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Doing Business in New York: The Post-Pandemic Tax Landscape

Elizabeth Pascal, JD, and Katherine Piazza
Published Date:
Oct 1, 2021

Over the past 18 months or so, we’ve been writing and speaking about the ways in which the COVID-19 pandemic has precipitated or hastened many changes that businesses were already facing:  reimagining the workplace; relocating offices and their owners; and operating within an increasingly complex multistate tax and compliance landscape. Nowhere has the pandemic seemingly accelerated these trends more than here in New York. Although we are still in the midst of the COVID-19 crisis, we wanted to look at how these developments are playing out with New York businesses and how they will likely impact decision making in the future.    

Living in New York is Expensive – Do I need to reside in New York?

At the onset of the pandemic, thousands of people who had the option to do so fled New York, particularly New York City. For the past 18 months, employees and business owners have lived and worked in their vacation homes, parents’ homes, rental apartments, and newly acquired abodes in locations across the globe. As companies contemplate whether and to what extent they should return to the “before” times, the high price of living in New York may no longer be justified by the need to go to work in a Manhattan office. Many New Yorkers noticed more cash in their pockets once they abandoned the city or the state, not to mention the newfound freedom for those who were holed up in tiny New York City apartments. As the pandemic recedes, it seems people are placing a higher value on having more space, a lower cost of living, lower taxes and a slower lifestyle.                                                                                         

Let’s look at a few statistics that reflect these trends.  Between March and November 2020, more than 692,000 New York City residents requested a change of address from the U.S. Postal Service with about half of those leaving the five boroughs altogether ( According to information released by United Van Lines, more than two-thirds of moves involving New York households in 2020 were outbound, a higher proportion than any state other than New Jersey ( And there is no sign that the exodus from New York has subsided in 2021.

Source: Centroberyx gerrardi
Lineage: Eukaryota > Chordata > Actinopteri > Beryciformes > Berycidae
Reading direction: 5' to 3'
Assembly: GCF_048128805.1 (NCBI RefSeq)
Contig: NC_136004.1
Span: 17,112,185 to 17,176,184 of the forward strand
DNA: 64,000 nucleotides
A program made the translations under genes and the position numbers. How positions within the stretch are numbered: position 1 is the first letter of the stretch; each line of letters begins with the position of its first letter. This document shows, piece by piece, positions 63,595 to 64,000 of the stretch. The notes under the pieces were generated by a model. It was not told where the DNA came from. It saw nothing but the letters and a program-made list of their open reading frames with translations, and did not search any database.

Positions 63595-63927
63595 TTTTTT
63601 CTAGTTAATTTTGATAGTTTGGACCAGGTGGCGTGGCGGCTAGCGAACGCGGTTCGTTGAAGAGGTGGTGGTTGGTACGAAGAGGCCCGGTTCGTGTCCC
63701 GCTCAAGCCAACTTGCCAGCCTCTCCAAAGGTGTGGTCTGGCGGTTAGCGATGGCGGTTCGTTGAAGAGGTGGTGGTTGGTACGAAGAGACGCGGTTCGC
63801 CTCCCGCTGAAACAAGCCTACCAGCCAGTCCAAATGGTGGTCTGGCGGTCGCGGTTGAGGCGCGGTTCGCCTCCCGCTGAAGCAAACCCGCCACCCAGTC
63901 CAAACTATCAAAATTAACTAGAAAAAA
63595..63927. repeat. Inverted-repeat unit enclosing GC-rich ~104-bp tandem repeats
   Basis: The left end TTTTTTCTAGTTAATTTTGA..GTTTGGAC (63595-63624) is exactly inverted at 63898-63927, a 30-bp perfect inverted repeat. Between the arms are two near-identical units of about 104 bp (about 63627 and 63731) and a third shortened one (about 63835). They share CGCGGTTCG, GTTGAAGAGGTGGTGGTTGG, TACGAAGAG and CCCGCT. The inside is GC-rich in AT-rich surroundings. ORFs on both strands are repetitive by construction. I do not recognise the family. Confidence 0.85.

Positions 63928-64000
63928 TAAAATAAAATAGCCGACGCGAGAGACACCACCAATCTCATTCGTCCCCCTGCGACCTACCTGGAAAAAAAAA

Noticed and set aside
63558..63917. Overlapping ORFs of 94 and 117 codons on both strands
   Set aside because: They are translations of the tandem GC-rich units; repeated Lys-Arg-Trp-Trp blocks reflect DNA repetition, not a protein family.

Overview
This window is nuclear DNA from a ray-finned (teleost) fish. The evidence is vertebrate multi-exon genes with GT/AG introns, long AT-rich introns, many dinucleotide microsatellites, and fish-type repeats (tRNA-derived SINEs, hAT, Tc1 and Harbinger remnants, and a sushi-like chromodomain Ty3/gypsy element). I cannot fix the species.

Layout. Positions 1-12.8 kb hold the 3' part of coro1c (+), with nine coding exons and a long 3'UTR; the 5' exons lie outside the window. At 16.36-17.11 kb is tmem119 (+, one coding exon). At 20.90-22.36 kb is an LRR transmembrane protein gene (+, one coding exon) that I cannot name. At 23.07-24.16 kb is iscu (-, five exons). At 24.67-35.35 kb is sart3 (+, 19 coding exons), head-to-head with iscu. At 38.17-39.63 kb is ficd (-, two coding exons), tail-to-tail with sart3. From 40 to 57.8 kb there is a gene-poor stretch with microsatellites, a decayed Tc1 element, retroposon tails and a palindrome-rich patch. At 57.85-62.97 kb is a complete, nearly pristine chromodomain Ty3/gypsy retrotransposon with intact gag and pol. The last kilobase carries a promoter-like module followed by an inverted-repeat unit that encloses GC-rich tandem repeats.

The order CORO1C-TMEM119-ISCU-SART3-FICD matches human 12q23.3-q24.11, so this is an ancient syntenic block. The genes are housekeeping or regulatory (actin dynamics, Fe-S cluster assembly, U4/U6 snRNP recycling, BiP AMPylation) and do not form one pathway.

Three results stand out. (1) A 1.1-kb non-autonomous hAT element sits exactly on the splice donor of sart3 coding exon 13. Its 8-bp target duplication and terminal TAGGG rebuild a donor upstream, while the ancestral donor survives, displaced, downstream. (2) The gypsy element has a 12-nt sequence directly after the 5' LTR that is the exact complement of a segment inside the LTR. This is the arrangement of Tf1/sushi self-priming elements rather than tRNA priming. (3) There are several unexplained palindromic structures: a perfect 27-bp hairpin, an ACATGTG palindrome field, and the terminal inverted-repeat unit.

At the same time that individuals began rethinking quality of life issues, New York raised its top personal income tax rates in its 2021-2022 budget legislation, increasing the top marginal rate from 8.82% to 9.65% for income up to $5 million, to 10.3% for income between $5 million and $25 million, and to 10.9% for income in excess of $25 million. The combined state and city top marginal rate for individuals is now 14.776%, handily beating out California for the highest state tax rate. At the same time, New York also increased corporate tax rates for the next few years from 6.5% to 7.25% for apportioned New York income of more than $5 million.

Admittedly, these tax rate increases do not directly impact the majority of New Yorkers. There aren’t too many New Yorkers with taxable income in excess of $25 million and many businesses are organized as pass-through entities not subject to the increased corporate tax rates. But the increase in tax rates at the same time that businesses and their owners are evaluating the need to remain in New York creates a perception that the post-pandemic climate here has become less hospitable for high-income earners and their businesses; that may reinforce the outbound trends already in motion.